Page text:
US president Donald Trump openly questioned his own intelligence agencies' finding that Russia meddled in the 2016 US election, seeming to accept Vladimir Putin's insistence that Moscow's hands were clean.
The reaction in the United States was immediate and visceral among fellow Republicans and usual Trump critics.
"Shameful," "disgraceful," and "weak" were a few of the comments, while senator Bob Corker said it makes the US "look like a pushover".
In an interview with Fox News' Sean Hannity broadcast on Monday evening, Mr Trump said "it's a shame" that he and Putin were being asked questions about the Russia probe while they were trying to discuss issues like Syria and nuclear proliferation.
"We've had a phony witch hunt deal drive us apart," he said.
Standing alongside Mr Putin in Helsinki, Mr Trump steered clear of any confrontation with the Russian, going so far as to question American intelligence and last week's federal indictments that accused 12 Russians of hacking into Democratic email accounts to hurt Hillary Clinton in 2016.
"I have great confidence in my intelligence people, but I will tell you that president Putin was extremely strong and powerful in his denial today.
"He just said it's not Russia. I will say this: I don't see any reason why it would be," Mr Trump said.
His scepticism drew a quick formal statement - almost a rebuttal - from Mr Trump's director of national intelligence, Dan Coats.
"We have been clear in our assessments of Russian meddling in the 2016 election and their ongoing, pervasive efforts to undermine our democracy, and we will continue to provide unvarnished and objective intelligence in support of our national security," Mr Coats said.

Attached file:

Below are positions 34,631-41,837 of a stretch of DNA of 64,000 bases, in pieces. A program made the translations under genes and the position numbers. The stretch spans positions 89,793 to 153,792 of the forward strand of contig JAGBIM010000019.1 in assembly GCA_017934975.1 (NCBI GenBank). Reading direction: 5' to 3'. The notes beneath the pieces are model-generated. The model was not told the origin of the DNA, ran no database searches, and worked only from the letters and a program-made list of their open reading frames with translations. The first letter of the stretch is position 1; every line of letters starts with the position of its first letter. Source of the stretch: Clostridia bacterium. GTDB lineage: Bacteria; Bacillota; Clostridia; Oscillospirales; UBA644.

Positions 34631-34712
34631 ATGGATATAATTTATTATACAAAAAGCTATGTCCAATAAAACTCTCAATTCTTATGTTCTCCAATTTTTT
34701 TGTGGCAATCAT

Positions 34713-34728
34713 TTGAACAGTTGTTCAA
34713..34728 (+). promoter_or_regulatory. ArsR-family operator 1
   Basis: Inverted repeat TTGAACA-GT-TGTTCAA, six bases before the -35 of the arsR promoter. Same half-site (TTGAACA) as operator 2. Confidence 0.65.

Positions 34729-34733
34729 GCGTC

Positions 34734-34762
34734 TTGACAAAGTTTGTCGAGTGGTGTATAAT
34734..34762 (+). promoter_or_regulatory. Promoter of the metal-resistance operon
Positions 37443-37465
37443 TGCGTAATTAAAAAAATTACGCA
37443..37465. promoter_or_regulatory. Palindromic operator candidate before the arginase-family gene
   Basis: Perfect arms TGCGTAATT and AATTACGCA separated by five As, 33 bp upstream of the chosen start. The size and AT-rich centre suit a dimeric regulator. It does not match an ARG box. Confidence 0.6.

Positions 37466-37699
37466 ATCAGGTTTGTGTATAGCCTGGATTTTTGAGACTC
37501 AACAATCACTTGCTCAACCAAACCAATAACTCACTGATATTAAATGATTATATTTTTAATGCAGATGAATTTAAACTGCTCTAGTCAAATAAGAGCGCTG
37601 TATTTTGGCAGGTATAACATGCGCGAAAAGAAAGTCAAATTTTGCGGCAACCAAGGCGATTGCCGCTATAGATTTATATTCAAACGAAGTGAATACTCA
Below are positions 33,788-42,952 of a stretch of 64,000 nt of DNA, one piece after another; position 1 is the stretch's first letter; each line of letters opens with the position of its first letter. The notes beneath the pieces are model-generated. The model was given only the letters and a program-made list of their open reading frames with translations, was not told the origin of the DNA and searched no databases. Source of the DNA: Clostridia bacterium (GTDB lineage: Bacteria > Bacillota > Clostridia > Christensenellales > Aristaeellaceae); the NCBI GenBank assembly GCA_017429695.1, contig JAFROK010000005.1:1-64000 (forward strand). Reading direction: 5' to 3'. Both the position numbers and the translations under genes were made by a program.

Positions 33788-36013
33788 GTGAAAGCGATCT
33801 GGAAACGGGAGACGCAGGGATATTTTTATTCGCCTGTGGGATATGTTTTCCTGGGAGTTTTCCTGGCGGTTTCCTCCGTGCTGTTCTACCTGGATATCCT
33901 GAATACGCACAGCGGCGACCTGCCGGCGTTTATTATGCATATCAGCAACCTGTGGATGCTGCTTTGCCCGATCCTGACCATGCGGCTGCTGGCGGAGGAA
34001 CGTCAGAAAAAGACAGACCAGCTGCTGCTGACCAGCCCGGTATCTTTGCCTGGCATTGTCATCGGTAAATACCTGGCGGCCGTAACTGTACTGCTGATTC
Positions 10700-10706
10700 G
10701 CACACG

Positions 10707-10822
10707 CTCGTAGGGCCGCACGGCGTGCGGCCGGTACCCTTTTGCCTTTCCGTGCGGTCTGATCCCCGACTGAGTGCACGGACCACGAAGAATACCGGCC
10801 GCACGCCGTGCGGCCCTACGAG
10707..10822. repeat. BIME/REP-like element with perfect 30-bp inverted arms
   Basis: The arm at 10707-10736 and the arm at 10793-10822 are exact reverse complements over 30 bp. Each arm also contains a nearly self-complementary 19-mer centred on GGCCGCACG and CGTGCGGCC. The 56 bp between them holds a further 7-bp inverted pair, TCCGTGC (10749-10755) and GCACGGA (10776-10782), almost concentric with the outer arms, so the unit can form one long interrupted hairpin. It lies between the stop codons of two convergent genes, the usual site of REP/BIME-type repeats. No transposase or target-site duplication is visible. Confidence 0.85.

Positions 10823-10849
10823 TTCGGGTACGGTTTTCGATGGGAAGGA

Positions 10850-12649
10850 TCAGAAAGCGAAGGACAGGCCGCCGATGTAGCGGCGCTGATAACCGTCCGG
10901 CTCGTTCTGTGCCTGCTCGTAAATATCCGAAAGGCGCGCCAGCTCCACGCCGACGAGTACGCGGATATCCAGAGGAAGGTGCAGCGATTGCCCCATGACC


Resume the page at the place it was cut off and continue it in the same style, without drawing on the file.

Listen to US political commentator Alan Friedman talking to Julia Hartley-Brewer on talkRADIO.
Fellow Republican politicians have generally stuck with Mr Trump during a year and a half of turmoil, but he was assailed as seldom before as he returned home on Monday night from what he had hoped would by a proud summit with Putin.
Senator John McCain of Arizona was most outspoken, declaring that Mr Trump made a "conscious choice to defend a tyrant" and achieved "one of the most disgraceful performances by an American president in memory".
House Speaker Paul Ryan, who rarely criticises Mr Trump, stressed there was "no question" that Russia had interfered.
Even staunch Mr Trump backer Newt Gingrich, the former House speaker, called the president's comments "the most serious mistake of his presidency" and said they "must be corrected - immediately".
As he flew home to Washington aboard Air Force One, Mr Trump tried to clarify his position via tweet, saying: "As I said today and many times before, 'I have GREAT confidence in MY intelligence people.' However, I also recognise that in order to build a brighter future, we cannot exclusively focus on the past - as the world's two largest nuclear powers, we must get along!"
The two leaders' long-awaited summit began with a private face-to-face sitdown - just the leaders and their interpreters - that lasted more than two hours, before additional meetings joined by senior aides.